Rubicon Express Spring-Over AxleÖ

by Gilbert Verkuijlen



Here is the Jeep still stock


Like the subject says: I did the SOA on my Ď88 YJ 258. I wonít give the instructions, but Iíll try to describe the problems Iíve encountered, questions I had, and maybe give some advice for future SOA installations. Iíll also give you the story of getting home. I have to warn you: donít ever drive a Jeep like I did to get home. First, it is time to thank some people. Special thanks go out to Lars Soo and Jim Bailey, which helped me to get the Rubicon Express SOA kit in The Netherlands. Furthermore I want to thank Craig Myers, Alan Wicker, Mike Garner, Dion Davis, Louie Belt and Jefe Reynolds for their technical advice.


Before we (the Spring-over team: Wim "the man next door" van de Pol, Gilbert "eight-ball" Arensdorff, Mari "my uncle" Vekuijlen and myself) did the installation, we hang the Jeep with some straps on tackles. Danny "the lowrider" Drube couldnít make it, but was mentally with us. Then we hoist up the Jeep, so we could walk under it. The first problem that I encountered was removing the pitman arm. I couldnít get it off the drag link AND the steering box. I tried it with my cheap pitman arm puller and an expensive puller from somebody else, but it wouldnít get off the steering box (it got off the drag link after a half-hour). Wim decided not to spend more time on it and cut it with a grinding-machine. Finally the pitman arm got off. I had the luck that I could use all the tools that you can imagine. Especially the airtools were handy.

The SOA Kit


The next important step was welding the perches. I could lay hands on a cheap angle finder to measure the angles. After welding the rear perches, the angle finder fell in pieces. I measured the perches on the front axle with measuring tape. I could only lower the front axle by removing my exhaust pipes (I donít have a stock exhaust system). When we tried to disconnect the rear brake-line from its mounting location, the steel brake line broke. Wim tried to repair it by cutting a small piece off it and re-routing the brake-line. When we tried to bleed the brakes, we found out that it didnít work, because it was leaking brake-oil. Mounting the new shocks seemed very easy, but wasnít so easy. We started with the rear shock at the passenger side. We had a lot of troubles with the top bolt. When we finally installed it on the top, we noticed that it wouldnít fit at the bottom mounting location. The axle hit the thick part of the shock. We decided to install it upside down.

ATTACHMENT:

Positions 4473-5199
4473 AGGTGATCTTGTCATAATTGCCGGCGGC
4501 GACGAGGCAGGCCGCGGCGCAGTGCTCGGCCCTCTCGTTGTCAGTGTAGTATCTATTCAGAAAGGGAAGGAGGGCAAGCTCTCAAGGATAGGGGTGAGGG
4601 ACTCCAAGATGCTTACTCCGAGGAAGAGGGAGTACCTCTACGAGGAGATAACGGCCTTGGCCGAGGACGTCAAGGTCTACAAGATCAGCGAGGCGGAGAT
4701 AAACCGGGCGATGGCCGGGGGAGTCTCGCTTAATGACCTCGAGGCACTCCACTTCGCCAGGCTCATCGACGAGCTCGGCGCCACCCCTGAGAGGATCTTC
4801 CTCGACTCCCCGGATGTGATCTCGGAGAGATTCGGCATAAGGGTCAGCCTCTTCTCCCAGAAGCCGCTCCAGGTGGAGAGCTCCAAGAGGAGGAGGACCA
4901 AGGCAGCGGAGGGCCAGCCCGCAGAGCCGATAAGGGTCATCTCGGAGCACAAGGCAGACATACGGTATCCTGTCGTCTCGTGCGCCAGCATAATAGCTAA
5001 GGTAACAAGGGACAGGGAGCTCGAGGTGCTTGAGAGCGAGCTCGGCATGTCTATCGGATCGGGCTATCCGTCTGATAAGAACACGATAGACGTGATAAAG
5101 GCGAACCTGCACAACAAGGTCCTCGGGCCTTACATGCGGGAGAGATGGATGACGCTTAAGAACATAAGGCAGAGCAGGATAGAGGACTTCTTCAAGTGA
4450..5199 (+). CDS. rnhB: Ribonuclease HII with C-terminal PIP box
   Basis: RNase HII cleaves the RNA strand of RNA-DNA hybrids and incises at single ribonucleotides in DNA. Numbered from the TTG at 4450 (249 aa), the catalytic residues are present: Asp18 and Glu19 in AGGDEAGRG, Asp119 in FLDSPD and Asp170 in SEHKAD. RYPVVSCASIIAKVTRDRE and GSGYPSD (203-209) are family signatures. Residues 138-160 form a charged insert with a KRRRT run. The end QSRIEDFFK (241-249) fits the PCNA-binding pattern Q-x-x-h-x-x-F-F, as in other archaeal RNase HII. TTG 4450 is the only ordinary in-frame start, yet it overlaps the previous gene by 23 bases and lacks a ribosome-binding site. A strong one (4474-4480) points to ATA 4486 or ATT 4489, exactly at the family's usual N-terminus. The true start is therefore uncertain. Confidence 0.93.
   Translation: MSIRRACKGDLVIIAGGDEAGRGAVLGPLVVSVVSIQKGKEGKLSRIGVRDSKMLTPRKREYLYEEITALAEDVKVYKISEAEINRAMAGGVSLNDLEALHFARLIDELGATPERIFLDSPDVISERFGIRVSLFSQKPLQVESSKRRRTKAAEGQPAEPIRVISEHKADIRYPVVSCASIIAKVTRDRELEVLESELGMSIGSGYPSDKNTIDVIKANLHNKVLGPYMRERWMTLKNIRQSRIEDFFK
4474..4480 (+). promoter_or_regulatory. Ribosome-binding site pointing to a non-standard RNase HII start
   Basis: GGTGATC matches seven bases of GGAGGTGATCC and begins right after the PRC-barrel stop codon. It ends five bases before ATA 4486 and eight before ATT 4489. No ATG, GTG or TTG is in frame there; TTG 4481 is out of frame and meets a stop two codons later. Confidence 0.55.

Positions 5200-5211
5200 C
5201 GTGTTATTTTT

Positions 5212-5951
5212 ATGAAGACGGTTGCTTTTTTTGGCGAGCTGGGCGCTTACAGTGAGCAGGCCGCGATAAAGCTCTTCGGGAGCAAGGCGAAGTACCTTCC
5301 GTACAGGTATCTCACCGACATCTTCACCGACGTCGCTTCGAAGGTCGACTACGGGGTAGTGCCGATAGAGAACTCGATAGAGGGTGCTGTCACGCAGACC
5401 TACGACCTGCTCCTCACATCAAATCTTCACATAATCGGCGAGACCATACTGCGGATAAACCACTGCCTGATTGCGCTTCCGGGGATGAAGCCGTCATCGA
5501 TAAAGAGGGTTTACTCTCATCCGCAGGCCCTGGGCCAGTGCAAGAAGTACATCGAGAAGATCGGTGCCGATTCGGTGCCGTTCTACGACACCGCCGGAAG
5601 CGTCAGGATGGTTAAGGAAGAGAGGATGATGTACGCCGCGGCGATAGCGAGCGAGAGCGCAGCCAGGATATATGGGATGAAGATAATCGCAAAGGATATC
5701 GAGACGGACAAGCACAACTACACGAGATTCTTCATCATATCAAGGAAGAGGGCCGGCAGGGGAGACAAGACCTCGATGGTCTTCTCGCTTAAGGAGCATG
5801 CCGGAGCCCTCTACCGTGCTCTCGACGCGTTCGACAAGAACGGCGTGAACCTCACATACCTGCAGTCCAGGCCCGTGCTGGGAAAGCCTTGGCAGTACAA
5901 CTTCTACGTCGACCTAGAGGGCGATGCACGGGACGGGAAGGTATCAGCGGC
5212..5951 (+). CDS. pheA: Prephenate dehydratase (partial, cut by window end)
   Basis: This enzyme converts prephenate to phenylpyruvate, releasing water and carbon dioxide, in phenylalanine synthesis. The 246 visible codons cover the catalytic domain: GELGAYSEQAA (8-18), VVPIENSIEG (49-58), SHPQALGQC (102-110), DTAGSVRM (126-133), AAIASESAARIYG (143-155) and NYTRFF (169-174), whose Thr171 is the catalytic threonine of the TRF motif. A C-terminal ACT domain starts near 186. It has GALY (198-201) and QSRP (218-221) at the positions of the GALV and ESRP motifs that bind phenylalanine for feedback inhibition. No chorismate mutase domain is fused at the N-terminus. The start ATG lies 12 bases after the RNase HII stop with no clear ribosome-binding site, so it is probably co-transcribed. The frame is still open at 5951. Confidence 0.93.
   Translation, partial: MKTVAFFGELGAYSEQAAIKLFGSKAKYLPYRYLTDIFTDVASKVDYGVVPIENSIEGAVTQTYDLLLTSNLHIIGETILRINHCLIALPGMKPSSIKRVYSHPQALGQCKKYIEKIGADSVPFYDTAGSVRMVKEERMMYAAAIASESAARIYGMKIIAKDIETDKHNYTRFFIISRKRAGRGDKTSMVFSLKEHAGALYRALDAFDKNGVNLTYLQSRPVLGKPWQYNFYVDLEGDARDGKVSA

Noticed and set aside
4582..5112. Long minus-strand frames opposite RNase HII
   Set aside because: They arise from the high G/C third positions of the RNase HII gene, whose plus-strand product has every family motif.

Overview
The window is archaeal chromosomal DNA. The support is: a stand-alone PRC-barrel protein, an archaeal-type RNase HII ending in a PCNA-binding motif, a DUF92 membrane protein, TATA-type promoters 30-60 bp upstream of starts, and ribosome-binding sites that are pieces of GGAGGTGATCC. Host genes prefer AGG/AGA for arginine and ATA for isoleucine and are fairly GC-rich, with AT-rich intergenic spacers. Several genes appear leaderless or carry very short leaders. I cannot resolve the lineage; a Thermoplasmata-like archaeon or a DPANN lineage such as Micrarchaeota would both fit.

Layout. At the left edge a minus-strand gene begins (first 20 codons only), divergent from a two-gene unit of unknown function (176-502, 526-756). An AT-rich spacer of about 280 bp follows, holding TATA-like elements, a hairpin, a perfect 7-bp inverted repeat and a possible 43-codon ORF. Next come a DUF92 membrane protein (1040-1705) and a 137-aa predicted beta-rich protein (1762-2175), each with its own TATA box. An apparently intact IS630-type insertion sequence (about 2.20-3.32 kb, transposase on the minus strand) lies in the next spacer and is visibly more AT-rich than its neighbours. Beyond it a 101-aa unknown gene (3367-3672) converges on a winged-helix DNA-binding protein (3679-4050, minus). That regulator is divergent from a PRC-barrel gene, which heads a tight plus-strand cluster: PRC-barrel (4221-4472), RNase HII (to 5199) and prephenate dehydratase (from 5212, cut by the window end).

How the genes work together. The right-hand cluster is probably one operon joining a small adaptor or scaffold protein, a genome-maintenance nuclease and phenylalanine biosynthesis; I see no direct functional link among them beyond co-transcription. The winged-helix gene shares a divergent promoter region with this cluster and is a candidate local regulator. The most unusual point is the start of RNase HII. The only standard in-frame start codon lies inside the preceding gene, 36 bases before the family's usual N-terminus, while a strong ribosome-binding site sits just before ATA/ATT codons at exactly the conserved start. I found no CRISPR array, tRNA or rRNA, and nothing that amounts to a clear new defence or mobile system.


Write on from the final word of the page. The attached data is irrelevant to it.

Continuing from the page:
Here is the Jeep hanging aroundÖ


After installing the drag link to the drop pitman arm, we noticed that the drag link hit the underside of the front-driverside spring pack when turning to the right. Does this mean that my drop pitman arm isnít low enough?? Can I do something about it, besides buying a new pitman arm?? Later, I cut a leave (from a spring pack) and put it between the perch and spring pack in the front (at both sides). The last step was adding the front brakeline extensions. We couldnít get the rubber line off the steel line. Then we decided to mount the brakelines under the frame by carefully bend the brakeline. Now I have more than enough brakeline when it extends downward during axle droop, and didnít have to use the brake line extensions. I donít see a downside of this setup. I didnít disconnect the rear driveshaft from the rear axle, but slide it out the transfer case. I havenít lengthened my rear driveshaft yet, so it is very short. Later, I installed a CV driveshaft. We connected it while I lowered the Jeep on its four tires.

Here you see the spring pack on the axle


The story of getting home (about 40 miles, again: donít try this at home):

I HAD to drive the Jeep back home that night. Well, I drove it home with only a half inch of the slip yoke in the transfer case, so I had to be very careful for holes etc. (I drove home in 4WD). I couldnít make sharp turns to the right because of the drag link that would hit the springpack. I couldnít attach my exhaust system, so no exhaust system while driving home. Because of the broken brakeline, I also couldnít use my brakes when I drove home. I used my emergency brake for braking. Conclusion: I drove home while I couldnít make sharp turns, had only a half inch of the slip yoke in the transfer case, without an exhaust pipe and without brakes. Maximum speed was 25 miles per hour. Iím not proud of this, but I really had to get the Jeep home.

The result: The Jeep with SOA


I ended up with 6" lift in the rear and 6.5" in the front (I used 5 leaves in rear and front). Later, I added some leaves, and now I have 7 leaves in front and 6 leaves in rear). BTW I bought SAE wrenches, but I did the whole job with metric tools (especially the 19 mm and the 22 mm are important). I only used two torx bits.

The SOA in action on some kind of a ramp




Gilbert Verkuijlen.